Thanks and sorry for not having seen it.
Ah, there's no way I can see aurora.
 
Last edited by a moderator:
  • #14
223
1
I think last night was supposed to be the peak resulting from a solar flare four days ago.

Didn't see anything here in Oregon.
Thank you for the notice and for the link which I saved earlier today. Looks like it may take some time to understand how to follow the charts.
Of the physical sciences this is tied into a subject and passion I have had since childhood but never had a chance to study. Now with internet we can.
I also have a great interest in geomagnetism but do not know the best place to go on the internet to learn the basics on up.
There is a little mentioned on this forum under Earth.
Thanks
 
  • #15
19
1
Solar wind is around 600km/s, or about 2.95 days to reach earth. The fastest solar flare took around 15 minutes to reach earth in 2005 I believe.
 
  • #16
ideasrule
Homework Helper
2,266
0
Last night I had nearly ideal conditions in my home in Toronto: clear skies, a nearly unobstructed view of the north, and tolerable (as in, suburban-level) light pollution. I looked up several times but didn't see anything.
 
  • #17
223
1
ideasrule,
In Toronto do you see them? We use to see some lights in northern Minnesota.
I'm not there now. I've never seen the lights in colors though.
MotoH,
Thank you for the information on Solar wind.
 
  • #18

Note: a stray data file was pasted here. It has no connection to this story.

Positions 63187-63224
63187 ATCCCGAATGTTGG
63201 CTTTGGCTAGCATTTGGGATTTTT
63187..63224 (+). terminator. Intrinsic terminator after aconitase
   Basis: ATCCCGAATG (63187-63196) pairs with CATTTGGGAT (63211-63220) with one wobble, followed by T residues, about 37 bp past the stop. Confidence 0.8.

ideasrule
Homework Helper
2,266
0
No, I've never seen the northern lights before. That said, I've only been living in suburban Toronto for 6 years, and was only an active amateur astronomer (as in, someone who goes out every clear night) for 2. I hope to see the lights someday.
 
  • #19
19
1
Minnesota ftw!

Honestly there hasn't been any northern lights in about 3 years that I have seen. I am at my shack with near zero light pollution (in a blue/gray region) every weekend in the late spring, and early fall and I haven't seen anything!

Our Sun needs to ramp it up, and our magnetic field needs to sit on the couch for a couple weeks (in other words become weak.) Although getting hit with a highly energized proton doesn't sound very fun.
 
  • #20
223
1
Minnesota ftw!

Honestly there hasn't been any northern lights in about 3 years that I have seen. I am at my shack with near zero light pollution (in a blue/gray region) every weekend in the late spring, and early fall and I haven't seen anything!

Our Sun needs to ramp it up, and our magnetic field needs to sit on the couch for a couple weeks (in other words become weak.) Although getting hit with a highly energized proton doesn't sound very fun.
What kind of sun screen are thinking of using for this event you are dreaming up there?
And I think it was around Lake of the Woods, MN that I saw the aurora in white about 1977 in the winter or fall. Not sure the season and I might be off a year.
 
  • #21
jtbell
Mentor
15,506
3,301
Do they ever get down to about the 35th parallel?
 

Related Threads for: Watch for Northern Lights tonight!

  • Last Post
Replies
3
Views
1K
  • Last Post
2
Replies
32
Views
3K
  • Last Post
Replies
5
Views
2K
  • Last Post
Replies
9
Views
2K
  • Last Post
2
Replies
30
Views
3K
  • Last Post
Replies
1
Views
2K
  • Last Post
Replies
7
Views
2K
  • Last Post
Replies
18
Views
5K
Top